Losing Middle New Zealand

The timing of the September 2012 revelation of the Dotcom/GCSB illegal spying scandal was sandwiched between Panetta’s visit to NZ and Key’s bootlicking visit to the Hollywood movie moguls who are so keen to shut down Megaupload and lock up Dotcom. It was this obvious servility to US entities, ranging from the FBI to Hollywood transnational corporations that so pissed of a wide range of NZ media and public opinion. For a small sample, here is an extract from Bryce Edwards’ regular Political Round-up in the New Zealand Herald (27/9/12, “Growing anger over Dotcom fiasco”):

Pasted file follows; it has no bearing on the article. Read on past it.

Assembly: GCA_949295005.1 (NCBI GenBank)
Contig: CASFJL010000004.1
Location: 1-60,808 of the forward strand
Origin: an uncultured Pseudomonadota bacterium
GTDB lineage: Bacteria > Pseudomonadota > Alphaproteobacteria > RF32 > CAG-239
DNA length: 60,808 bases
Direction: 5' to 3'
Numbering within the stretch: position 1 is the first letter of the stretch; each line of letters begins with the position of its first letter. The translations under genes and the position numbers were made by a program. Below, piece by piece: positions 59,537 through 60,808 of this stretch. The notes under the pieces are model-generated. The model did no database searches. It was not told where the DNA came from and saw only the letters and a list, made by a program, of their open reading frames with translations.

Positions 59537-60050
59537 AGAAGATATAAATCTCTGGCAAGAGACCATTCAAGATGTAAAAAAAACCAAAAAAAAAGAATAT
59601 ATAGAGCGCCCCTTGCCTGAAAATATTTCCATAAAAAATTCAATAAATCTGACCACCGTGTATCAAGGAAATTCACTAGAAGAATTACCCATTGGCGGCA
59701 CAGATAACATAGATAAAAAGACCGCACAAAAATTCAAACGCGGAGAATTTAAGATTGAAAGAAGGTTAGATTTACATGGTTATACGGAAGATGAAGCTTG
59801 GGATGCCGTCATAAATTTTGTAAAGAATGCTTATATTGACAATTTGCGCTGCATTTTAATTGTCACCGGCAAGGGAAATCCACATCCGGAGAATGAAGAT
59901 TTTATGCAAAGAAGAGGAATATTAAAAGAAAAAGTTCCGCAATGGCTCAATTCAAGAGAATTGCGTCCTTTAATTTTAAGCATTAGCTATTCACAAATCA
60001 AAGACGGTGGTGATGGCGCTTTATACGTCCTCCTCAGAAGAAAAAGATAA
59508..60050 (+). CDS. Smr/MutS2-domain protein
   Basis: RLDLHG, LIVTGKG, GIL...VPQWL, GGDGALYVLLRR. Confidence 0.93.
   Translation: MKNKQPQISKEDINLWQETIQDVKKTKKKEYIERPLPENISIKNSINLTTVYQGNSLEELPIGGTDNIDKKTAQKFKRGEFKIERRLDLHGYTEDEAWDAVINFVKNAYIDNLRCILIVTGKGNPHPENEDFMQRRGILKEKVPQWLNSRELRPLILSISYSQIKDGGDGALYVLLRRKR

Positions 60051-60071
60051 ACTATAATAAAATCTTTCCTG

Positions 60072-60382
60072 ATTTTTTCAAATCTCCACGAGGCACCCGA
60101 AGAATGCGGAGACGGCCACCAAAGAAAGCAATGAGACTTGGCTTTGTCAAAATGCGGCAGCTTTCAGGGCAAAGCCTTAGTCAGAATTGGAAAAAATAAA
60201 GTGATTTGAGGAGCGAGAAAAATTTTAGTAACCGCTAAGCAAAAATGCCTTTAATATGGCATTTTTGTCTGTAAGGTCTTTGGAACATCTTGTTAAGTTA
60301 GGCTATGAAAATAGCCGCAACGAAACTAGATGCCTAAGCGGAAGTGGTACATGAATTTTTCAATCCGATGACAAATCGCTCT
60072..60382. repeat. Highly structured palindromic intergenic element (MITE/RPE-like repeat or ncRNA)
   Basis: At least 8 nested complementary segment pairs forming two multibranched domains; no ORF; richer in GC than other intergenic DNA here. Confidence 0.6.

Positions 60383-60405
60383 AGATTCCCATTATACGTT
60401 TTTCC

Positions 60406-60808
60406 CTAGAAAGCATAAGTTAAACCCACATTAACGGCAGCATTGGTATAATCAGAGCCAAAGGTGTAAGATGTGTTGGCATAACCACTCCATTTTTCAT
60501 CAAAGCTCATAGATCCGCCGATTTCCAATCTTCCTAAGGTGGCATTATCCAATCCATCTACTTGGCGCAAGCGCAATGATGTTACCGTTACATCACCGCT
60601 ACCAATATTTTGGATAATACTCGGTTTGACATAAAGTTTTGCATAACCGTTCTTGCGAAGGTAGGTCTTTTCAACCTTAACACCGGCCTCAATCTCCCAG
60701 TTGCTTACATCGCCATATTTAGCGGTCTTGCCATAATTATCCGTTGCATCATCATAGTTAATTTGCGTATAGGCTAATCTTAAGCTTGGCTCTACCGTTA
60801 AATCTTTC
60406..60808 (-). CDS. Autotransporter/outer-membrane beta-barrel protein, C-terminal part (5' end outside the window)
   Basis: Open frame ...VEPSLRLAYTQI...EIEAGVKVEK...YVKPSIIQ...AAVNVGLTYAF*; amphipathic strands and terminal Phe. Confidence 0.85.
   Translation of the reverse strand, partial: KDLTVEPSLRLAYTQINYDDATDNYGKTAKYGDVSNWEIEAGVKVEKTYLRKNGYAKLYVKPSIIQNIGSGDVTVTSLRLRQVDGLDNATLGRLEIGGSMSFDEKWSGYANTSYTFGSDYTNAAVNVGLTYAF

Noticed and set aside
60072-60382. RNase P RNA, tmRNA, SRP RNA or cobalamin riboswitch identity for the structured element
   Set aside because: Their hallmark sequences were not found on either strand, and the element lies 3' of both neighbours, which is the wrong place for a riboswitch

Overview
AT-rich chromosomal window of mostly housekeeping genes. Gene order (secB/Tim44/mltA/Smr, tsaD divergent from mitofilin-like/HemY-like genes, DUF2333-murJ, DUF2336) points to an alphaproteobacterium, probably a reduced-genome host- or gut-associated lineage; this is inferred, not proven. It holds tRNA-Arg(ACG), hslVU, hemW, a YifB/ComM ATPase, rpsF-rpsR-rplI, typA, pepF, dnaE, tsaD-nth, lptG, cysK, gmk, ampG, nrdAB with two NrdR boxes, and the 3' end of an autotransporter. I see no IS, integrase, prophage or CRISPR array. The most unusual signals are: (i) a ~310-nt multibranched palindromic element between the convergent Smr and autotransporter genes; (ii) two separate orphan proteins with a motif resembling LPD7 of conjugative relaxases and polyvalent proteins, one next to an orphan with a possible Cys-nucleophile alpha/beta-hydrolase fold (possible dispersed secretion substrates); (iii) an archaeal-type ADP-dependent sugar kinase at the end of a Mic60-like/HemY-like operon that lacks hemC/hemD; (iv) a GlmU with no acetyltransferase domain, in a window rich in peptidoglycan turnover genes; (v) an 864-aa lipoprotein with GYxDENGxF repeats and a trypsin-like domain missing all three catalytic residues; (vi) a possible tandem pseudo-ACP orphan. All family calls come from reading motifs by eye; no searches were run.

“If provincial newspaper editorials are anything to go by, there is growing anger about the authorities’ handling of Kim Dotcom. The Waikato Times’ editorial entitled, ‘NZ: 51st State Of The US’, is particularly worth reading. It says that the announcement of the illegal spying has ‘heightened suspicions that this country’s relationship with the United States has become one of servility rather than friendship’. The editorial’s conclusion is worth quoting at length: ‘Dotcom is wanted in the US to face nothing more threatening than breaches of copyright laws. The GCSB’s involvement – like so much about this case, including FBI agents, helicopters, heavily armed police and botched search warrants – has turned the pursuit of him and the operations of our law enforcement agencies into the stuff of farce. It is preposterous to suggest Mr Dotcom threatens our national security. The Government’s unquestioning readiness to cooperate with American authorities, on the other hand, seriously corrodes our claims to be an independent state’.